Otras transcripciones de su onomástica: Biknebudyedetjau, Dedetkhe, Djedetkhaw, Escemiofris, Kasobekre, Meretre, Meritre, Merytra, Merytre, Nefrusobek, Satsekhemnebettawy, Sebekkare, Sebeknefrura, Sebeknefrure, Shedetsobknofrura, Shedetsobknofrure, Sitsekhem, Skemiophr, Sobeknefru, Sobkenophr

(a) (b)

Años de reinado: 4 Cronología: 1777-1773 a.C.
Antecesora de: Sejemrajutauy-Sebekhotep Sucesora de: Maajerura-Amenemhat* (IV)

Hija de: Nymaatra-Amenemhat* (III) Y de: -
Nombre de el/los cónyuge/es: -
Nombre de el/los hijo/s: -

Localización de su tumba: Mazghuna (?)

Gobernantes coetáneos extranjeros:

Aproximación biográfica





Amenemhet III ruled successfully for some 45 years, greatly expanding the agricultural potential of the Faiyum, and extending his influence into Nubia, the Sinai and Syria.  He was the last great ruler of the twelfth dynasty.  His successor was a son or grandson named Amenemhet IV, who ruled for some 8 or 9 years. 

Sobeknefru was a half sister of Amenemhet IV.  Some have suggested that she was his wife and other that she was a rival, but there is no evidence to support either contention.  It is possible that she began as regent for an infant son before claiming the throne in her own right.

Unfortunately we know very little about her beyond the fact that she really did reign, albeit only for 3 or 4 years.  Manetho mentions her in his list of Egyptian rulers and she also appears in the Turin Canon.  A Nubian Nilometer is dated to the 3rd year of her reign and a cylindrical seal bears her name and title.  Three headless statues of her were found in the Faiyum, and a part of Amenemhet III’s Labyrinth can be attributed to her. 

Manetho reported that it had been decided some time in the 2nd Dynasty that a woman could be king, but it clearly posed problems for the Egyptians.  They were accustomed to think in terms of opposites: light and dark, good and evil, order and chaos, male and female.  One could not very well have one without the other.  A king needed a queen, but what was to be done with a reigning queen?  If she were married one might presume her husband would become king; if she were not, where was the male component---the opposite without which nothing could exist.  In the English language it is easy enough to find gender neutral terms for every situation.  The word monarch, for example refers to a crowned ruler but does not specify sex.  There are no gender neutral words in the Egyptian language.  On cannot refer to a person, title or office without revealing gender.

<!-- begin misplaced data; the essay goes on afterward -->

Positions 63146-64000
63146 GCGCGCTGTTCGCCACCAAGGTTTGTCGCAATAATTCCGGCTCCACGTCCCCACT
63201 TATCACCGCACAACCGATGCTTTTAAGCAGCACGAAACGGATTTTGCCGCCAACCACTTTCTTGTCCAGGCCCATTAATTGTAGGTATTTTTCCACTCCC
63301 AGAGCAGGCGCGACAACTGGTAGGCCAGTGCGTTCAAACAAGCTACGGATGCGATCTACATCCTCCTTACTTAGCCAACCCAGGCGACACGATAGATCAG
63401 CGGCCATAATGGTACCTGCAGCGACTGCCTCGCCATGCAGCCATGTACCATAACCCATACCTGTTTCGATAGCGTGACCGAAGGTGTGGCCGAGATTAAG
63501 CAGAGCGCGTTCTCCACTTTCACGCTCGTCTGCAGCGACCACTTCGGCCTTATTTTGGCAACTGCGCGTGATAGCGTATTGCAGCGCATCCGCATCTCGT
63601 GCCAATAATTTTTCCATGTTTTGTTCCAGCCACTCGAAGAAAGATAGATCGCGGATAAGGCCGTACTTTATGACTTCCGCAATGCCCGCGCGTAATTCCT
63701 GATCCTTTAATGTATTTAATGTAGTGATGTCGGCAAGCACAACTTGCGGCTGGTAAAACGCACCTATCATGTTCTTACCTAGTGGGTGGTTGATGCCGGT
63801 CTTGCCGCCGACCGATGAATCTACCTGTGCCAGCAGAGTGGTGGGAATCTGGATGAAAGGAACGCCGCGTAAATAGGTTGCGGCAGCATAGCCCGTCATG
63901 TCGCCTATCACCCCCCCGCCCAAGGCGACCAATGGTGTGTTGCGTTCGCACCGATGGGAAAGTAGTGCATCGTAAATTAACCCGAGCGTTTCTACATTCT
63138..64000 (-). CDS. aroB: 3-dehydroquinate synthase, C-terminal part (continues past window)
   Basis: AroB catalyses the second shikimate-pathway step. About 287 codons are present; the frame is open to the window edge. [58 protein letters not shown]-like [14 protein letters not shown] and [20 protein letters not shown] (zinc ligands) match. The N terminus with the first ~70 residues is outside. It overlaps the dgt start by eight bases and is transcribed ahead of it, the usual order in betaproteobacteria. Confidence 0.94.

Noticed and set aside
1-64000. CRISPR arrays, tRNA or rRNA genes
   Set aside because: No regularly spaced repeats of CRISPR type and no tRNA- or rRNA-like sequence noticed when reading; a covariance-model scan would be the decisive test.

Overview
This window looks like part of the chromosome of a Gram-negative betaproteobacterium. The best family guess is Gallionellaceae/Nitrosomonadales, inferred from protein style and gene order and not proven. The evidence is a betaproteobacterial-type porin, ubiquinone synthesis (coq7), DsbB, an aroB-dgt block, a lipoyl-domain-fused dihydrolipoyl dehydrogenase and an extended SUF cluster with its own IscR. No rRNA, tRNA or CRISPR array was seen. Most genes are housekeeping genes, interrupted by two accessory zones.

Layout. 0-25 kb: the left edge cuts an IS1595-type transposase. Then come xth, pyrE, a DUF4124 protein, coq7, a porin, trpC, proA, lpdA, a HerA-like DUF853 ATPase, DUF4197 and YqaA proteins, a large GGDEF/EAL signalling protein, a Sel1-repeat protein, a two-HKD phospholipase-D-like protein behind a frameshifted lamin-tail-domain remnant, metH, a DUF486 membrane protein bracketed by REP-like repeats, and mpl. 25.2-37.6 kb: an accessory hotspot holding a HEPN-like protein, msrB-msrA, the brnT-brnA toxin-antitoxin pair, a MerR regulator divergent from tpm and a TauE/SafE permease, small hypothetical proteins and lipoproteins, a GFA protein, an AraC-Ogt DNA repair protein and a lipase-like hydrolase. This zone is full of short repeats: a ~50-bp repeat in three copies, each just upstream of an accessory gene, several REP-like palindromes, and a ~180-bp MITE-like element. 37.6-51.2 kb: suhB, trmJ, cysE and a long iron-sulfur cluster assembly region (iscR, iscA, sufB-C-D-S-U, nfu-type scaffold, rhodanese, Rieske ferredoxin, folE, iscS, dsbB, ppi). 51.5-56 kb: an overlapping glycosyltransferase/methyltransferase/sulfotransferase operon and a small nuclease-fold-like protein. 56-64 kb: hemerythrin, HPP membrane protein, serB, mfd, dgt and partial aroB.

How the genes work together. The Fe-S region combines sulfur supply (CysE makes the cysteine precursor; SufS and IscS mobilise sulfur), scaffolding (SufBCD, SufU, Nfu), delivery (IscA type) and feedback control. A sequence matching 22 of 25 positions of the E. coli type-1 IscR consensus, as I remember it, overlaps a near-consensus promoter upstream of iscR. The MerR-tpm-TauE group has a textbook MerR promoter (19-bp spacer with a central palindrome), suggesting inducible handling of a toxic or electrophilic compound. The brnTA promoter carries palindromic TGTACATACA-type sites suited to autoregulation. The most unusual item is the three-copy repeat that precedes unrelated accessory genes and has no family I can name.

Sobeknefru seems to have been uncertain as to how to resolve this problem.  Some artifacts bear female titulary and others male.  One of the statues show her wearing a male kilt over a female shift.  Unfortunately none show her head and since neither her mummy nor her burial place has been found we have no way of knowing what she looked like.






In the New Kingdom the Queen became much more prominent and powerful.  She acquired in her own right secular and religious titles that carried with them genuine jobs to do and estates with land, servants and administrators to provide an independent income.  The title God's Wife of Amun provided the Queen with her own source of money and gave her a considerable degree of independence.

4. HATSHEPSUT (18th Dynasty)  

1466 - 1444
1503-1483 (Wente)
1502-1482 (Redford)
1490-1468 (Hornung)
1489-1469 (Parker)

1479-1458 (Krauss)
1479/3-1458/7 (
von Beckerath)
1479-1457 (M
álek, Aldred, Kitchen)
1478-1458 (Murnane, Grimal)
1473-1458 (Arnold, Shaw)
1472-1457 (Dodson)
1467-1445 (Helck)
Family Tree

  • Hr wsrt-kAw
  • wDAt-rnpwt
  • nTrt-xaw
  • mAat-kA-ra
  • HAt-Spswt (Hnmt-imn) , Amesses (Man) , Amensis (Man)

 mAat-kA-ra Maatkare (Truth Is The Soul Of Re)

 HAt-Spswt (Hnmt-imn) Henemet Amun Hatshepsut (Who Loved Amun ; Foremost Of Noble Ladies)




Nombre de Horus: Useretjau
Nombre de Nebty: Uadyetrenput
Nombre de Horus de Oro: Neterijau
Nombre de Nesu-Bity: Maatkara* (a)
Nombre de Sa Ra: Hatshepsut*, Hatshepsutjenemetamon (b), Jenemetamon
Otros Titulos: -

Nombre dado por los autores griegos: Amensis, Amesse, Aspesis